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News Archive 2001 - 2010

Biomedical Professor Secures $1 Million Cancer Research Grant

July 15, 2003

Hanli Liu, an associate professor of Biomedical Engineering at The University of Texas at Arlington, has received the initial funding of a $1.036 million research grant from the National Cancer Institute, part of the National Institutes of Health, to improve prognostic information on the effectiveness of radiation therapies on brain tumors. The four-year project will involve researchers at UTA and UT Southwestern Medical Center at Dallas.

The grant will fund the development of a portable, non-invasive imaging tool that will assist physicians in selecting the optimal method of tumor treatment and evaluating its effectiveness. The tool will use a combination of Near Infrared (NIR) tomography (similar to an X-ray image) and hemodynamic (blood flow) modeling to create images of brain tumors. Treatments of brain tumors using radiation are commonplace, but have significant limitations when the tumors are large or are near fragile tissue such as optic nerves. One new approach in treating such tumors is using multiple radiations with small doses from different angles. The funded studies will focus on investigations of the effects and efficacy of multi-small-dose radiation therapy.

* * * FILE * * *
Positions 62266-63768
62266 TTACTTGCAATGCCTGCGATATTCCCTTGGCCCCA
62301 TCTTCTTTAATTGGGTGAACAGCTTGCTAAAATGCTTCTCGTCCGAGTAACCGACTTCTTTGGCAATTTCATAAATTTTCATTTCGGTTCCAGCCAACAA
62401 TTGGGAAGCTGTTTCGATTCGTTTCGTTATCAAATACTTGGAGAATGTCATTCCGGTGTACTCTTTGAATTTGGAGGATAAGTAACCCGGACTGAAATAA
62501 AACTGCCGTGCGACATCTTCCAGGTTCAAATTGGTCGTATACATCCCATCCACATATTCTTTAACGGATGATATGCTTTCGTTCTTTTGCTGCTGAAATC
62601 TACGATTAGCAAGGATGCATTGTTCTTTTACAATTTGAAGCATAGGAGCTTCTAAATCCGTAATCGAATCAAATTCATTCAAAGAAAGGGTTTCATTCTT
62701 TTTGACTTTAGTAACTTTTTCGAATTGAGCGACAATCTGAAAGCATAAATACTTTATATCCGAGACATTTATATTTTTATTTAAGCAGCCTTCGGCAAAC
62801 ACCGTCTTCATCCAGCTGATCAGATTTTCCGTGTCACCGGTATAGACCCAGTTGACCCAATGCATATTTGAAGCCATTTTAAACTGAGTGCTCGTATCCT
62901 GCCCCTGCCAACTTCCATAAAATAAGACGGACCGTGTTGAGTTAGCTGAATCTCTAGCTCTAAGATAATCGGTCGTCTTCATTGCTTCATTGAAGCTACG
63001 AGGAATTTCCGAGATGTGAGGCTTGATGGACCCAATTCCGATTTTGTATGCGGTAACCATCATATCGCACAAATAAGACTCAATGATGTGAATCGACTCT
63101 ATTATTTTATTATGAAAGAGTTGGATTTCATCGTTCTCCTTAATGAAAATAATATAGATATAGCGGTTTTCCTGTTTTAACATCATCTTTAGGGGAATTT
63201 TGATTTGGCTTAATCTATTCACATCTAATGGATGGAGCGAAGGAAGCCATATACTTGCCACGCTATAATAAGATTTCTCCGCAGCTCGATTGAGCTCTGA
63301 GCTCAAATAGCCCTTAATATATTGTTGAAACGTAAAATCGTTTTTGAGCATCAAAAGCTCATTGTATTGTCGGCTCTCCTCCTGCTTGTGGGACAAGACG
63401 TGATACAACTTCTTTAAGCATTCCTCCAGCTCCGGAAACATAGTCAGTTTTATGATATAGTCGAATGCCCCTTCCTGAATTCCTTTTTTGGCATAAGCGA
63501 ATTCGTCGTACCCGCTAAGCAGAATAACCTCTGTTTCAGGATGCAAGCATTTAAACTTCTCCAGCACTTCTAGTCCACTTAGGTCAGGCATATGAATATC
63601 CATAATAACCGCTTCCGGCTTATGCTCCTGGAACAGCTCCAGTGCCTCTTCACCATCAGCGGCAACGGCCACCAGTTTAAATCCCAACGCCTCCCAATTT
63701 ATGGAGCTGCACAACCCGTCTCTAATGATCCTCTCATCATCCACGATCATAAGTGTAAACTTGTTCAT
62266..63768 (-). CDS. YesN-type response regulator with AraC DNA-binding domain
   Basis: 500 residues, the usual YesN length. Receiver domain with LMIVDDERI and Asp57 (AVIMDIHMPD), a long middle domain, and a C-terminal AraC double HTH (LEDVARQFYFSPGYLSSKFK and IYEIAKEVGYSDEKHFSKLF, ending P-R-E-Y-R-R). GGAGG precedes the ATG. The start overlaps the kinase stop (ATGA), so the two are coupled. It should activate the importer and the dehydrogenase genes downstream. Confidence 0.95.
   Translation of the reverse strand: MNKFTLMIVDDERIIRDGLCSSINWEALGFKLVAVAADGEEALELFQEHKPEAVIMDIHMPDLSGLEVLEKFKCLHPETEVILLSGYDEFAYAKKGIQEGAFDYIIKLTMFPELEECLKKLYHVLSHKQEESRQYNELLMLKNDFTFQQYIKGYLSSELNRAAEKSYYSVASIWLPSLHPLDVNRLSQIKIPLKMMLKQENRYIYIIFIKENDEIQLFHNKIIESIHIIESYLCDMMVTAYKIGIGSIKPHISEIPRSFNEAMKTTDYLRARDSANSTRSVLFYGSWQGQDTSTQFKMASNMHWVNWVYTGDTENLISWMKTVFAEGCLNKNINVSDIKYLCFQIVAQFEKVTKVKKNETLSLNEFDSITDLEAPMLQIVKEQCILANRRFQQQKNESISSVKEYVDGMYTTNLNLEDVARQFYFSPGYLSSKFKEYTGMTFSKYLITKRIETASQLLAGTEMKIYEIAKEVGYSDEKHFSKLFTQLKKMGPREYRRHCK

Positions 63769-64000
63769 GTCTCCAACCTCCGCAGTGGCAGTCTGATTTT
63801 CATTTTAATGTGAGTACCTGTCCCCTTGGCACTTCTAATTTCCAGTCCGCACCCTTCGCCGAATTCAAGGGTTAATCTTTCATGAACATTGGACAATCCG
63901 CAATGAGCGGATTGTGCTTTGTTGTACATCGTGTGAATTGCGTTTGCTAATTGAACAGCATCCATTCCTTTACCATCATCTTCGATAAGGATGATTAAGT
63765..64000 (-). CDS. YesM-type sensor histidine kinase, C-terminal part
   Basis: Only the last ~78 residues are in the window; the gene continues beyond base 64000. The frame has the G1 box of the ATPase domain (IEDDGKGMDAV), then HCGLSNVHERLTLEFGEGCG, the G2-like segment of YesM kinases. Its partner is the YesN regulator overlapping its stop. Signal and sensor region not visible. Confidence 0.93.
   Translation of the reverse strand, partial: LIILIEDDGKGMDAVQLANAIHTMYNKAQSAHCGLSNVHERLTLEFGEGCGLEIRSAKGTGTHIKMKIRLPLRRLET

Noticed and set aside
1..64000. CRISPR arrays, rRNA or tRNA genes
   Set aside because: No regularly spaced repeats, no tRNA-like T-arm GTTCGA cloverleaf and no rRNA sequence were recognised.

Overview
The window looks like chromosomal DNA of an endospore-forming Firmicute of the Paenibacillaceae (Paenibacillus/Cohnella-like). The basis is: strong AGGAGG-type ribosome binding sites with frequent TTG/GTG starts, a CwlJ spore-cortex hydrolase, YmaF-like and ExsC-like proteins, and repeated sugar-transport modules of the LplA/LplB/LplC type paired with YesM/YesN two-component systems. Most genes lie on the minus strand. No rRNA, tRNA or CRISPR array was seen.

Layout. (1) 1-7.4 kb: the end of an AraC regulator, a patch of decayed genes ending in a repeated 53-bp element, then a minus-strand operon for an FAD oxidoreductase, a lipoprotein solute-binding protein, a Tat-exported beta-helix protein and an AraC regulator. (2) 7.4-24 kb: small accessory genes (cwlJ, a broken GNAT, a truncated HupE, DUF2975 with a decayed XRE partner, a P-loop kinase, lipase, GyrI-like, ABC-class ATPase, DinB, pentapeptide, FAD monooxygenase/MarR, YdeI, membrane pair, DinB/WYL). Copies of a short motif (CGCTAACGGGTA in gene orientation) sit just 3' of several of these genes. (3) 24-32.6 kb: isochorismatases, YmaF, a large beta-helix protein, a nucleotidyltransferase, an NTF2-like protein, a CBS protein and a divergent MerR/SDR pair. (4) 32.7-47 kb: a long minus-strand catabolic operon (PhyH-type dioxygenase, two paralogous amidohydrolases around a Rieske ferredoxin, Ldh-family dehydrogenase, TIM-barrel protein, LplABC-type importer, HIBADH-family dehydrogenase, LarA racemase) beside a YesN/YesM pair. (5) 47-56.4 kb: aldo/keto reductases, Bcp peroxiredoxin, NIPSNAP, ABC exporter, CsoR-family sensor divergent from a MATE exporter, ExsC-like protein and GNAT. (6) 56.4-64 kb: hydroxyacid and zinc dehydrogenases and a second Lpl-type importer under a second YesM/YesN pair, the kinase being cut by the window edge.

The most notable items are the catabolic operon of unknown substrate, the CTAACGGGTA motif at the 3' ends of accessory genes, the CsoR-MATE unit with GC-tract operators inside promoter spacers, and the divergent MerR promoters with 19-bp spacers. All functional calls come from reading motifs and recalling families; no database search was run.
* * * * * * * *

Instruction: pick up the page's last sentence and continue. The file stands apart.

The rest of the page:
Dr. Liu has developed significant advances in tumor imaging and will be the principal investigator on this project. Her co-investigators include Khosrow Behbehani, professor of Biomedical Engineering at UTA; Bo Ping Wang, professor of Mechanical Engineering at UTA; and Dr. Cole Giller, associate professor of neurological surgery and radiology at UT Southwestern. The team also includes Dr. Tom Psarros, a resident at UT Southwestern, and two research associates at UTA.

The research will be conducted in two phases: development and animal testing. Dr. Liu will direct the two-year development stage, which will take place at UTA. Here, researchers will design the imager, develop two-dimensional images of rat brain models undergoing treatment, and validate associative changes in specific chemicals and processes in the tumors. The testing stage using animals will take place at UT Southwestern, under the guidance of Dr. Giller. He will use the imaging tool in evaluating the efficacy of radiotherapy involving the Cyberknife, a robotically controlled linear accelerator that precisely directs radiation into the tumor.